On the reporting front, Pillar II calls on banks to change their reporting systems from being static to being dynamic and interactive. Such systems must capture not just risk-related information at a micro level, but must be able to provide an aggregated view as well in the form of a set of dashboards/ reports that give senior management an instant and continuously updated view of multiple factors including risk, capital positions, Stress Test results etc amongst other things. This gives banks the opportunity to set up robust, interactive reporting systems that provide decision support for risk planning, profit planning and capital planning, as well as for operations and strategy.

Implications for the stake holders

This paradigm shift has interesting implications for all stakeholders of the bank, both internal as well as external, and they are all learning on the go.  First, the bank’s board will now have to focus on making planning a forward looking process, it will have  to define risk appetite in concrete terms and take responsibility for those definitions. ICAAP asks senior management to change their perspective from a historical one to a forward looking, futuristic and realistic one: predictive skills must be developed to formulate a future end state, which must then be worked backwards into actual plans, business operations and numbers.

Next, since auditors have now become the first line of defense ahead of regulatory reviews, they are scaling up their skills and will challenge business leaders on the projections and help them validate their plans in an entirely new way. Shareholders will know the optimum capital to be held against risks: too much capital means a loss of revenue, while too little capital is a risk in itself.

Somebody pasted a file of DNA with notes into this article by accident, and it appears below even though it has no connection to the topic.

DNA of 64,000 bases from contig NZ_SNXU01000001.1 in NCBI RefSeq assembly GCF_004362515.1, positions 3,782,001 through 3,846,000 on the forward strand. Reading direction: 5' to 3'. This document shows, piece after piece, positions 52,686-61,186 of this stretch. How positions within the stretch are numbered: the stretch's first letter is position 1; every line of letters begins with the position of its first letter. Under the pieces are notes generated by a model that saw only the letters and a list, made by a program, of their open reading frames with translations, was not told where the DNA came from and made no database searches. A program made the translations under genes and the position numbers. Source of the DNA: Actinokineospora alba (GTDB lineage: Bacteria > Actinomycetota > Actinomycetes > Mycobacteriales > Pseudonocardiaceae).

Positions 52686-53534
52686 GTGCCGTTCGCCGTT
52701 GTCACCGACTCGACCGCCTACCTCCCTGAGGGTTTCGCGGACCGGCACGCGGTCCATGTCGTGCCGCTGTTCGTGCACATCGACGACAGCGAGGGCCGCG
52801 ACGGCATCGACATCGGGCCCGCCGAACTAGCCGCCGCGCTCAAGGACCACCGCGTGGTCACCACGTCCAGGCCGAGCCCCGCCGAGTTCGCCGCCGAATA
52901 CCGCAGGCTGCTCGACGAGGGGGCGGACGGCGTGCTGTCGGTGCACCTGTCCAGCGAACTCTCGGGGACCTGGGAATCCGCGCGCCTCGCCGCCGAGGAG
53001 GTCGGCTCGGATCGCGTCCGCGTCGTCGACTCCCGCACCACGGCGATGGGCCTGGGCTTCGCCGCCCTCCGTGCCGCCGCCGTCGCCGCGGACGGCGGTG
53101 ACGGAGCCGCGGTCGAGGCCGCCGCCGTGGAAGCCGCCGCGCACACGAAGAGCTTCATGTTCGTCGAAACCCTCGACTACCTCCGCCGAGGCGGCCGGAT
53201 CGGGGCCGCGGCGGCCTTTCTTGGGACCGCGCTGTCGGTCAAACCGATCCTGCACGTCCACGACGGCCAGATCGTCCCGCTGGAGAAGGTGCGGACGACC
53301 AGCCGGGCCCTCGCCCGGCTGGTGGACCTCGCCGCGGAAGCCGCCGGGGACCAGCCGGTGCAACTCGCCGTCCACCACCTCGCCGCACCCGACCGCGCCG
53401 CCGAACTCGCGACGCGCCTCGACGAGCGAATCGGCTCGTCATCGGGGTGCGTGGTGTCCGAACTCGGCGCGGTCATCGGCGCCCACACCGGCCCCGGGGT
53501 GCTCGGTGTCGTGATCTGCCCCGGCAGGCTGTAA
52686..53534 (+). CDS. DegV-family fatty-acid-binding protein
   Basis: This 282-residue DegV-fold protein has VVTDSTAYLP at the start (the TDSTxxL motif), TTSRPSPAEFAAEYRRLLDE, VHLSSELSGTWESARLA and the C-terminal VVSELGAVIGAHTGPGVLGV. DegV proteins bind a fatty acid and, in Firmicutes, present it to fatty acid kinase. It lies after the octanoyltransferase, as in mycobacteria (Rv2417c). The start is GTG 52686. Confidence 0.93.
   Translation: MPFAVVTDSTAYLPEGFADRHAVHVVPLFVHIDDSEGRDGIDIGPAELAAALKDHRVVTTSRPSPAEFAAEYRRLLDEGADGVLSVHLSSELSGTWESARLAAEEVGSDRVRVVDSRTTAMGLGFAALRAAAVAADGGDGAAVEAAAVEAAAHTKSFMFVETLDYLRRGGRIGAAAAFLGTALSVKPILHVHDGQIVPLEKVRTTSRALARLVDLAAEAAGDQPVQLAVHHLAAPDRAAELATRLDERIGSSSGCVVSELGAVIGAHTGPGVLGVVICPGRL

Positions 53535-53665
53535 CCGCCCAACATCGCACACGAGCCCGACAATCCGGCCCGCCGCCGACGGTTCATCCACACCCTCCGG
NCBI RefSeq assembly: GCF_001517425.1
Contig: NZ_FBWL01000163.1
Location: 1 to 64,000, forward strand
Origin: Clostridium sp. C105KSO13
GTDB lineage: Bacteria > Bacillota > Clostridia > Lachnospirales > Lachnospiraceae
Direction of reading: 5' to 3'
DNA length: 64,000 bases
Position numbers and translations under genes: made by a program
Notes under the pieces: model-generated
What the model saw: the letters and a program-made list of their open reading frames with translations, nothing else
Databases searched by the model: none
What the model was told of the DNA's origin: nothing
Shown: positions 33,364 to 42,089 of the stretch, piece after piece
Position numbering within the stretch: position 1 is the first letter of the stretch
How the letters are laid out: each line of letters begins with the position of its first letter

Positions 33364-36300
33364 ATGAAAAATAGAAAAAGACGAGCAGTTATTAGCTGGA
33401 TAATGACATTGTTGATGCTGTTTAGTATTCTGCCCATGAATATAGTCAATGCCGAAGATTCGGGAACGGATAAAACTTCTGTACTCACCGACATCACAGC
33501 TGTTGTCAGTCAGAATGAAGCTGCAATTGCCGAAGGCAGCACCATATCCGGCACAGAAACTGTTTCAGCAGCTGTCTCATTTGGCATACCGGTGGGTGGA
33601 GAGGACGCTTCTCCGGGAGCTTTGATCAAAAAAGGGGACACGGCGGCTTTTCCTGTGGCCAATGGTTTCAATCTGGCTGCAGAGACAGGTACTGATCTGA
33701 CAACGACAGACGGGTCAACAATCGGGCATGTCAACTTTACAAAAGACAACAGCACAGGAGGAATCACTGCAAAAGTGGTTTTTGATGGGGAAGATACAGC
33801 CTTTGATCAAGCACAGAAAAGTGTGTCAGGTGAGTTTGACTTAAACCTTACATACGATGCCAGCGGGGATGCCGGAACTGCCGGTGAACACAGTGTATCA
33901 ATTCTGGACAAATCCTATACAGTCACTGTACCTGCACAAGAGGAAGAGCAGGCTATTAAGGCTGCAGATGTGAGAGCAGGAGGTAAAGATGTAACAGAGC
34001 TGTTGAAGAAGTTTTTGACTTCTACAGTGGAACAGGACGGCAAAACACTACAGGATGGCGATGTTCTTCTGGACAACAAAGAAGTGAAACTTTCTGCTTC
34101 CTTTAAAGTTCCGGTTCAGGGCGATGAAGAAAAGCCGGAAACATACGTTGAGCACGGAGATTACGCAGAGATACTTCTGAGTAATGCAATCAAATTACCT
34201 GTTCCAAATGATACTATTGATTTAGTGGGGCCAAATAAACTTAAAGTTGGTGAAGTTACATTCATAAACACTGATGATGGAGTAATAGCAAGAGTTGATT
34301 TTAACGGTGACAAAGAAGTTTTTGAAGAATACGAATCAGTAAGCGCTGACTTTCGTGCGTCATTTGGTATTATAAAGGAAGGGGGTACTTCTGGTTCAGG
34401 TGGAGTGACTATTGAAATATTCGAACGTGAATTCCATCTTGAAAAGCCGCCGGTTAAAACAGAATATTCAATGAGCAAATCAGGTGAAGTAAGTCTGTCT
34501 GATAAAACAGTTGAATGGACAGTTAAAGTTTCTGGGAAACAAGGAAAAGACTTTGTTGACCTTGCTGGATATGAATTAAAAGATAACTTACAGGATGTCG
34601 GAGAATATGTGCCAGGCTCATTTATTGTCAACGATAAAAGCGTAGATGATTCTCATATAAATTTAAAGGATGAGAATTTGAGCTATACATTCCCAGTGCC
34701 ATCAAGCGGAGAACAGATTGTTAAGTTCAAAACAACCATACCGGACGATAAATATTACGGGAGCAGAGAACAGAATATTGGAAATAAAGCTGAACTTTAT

There are interesting implications for the external stakeholders too. Perhaps for the first time, the emphasis is on a dialogue between regulators and banks rather than a one-sided compliance measurement. Pillar II leaves a lot up to the individual bank in terms of assessment and quantification; by implication it also leaves a lot up to the judgment of the individual supervisor performing the regulatory review. Thus, regulators will be challenged to perform effective reviews without complete standardization. This problem will be more complex and manifold  for global banks which are required to meet regulations in different countries, as well as for the regulators themselves. Thus both regulators and regulations will continue to evolve based on the actual supervisory experience.

The final set of stakeholders, the customers, will perhaps benefit most from ICAAP. They will be dealing with banks that have developed a more objective approach to business planning and a clear understanding of their risk-return equation, which can only make them more stable and robust organizations to deal with.

Conclusion

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ICAAP poses short-term challenges but at the same time, if done well, offers numerous opportunities.  It invites banks to draw up a blueprint for the future and work towards it consciously. It asks banks to use planning and risk management as strategic instruments and mesh them with operations for optimal results. Thus, ICAAP has moved the realm of risk management away from a dusty corner into the entire being of a bank.

Saloni Ramakrishna
Principal Architect, Risk & Compliance
Reveleus & Mantas
Oracle Financial Services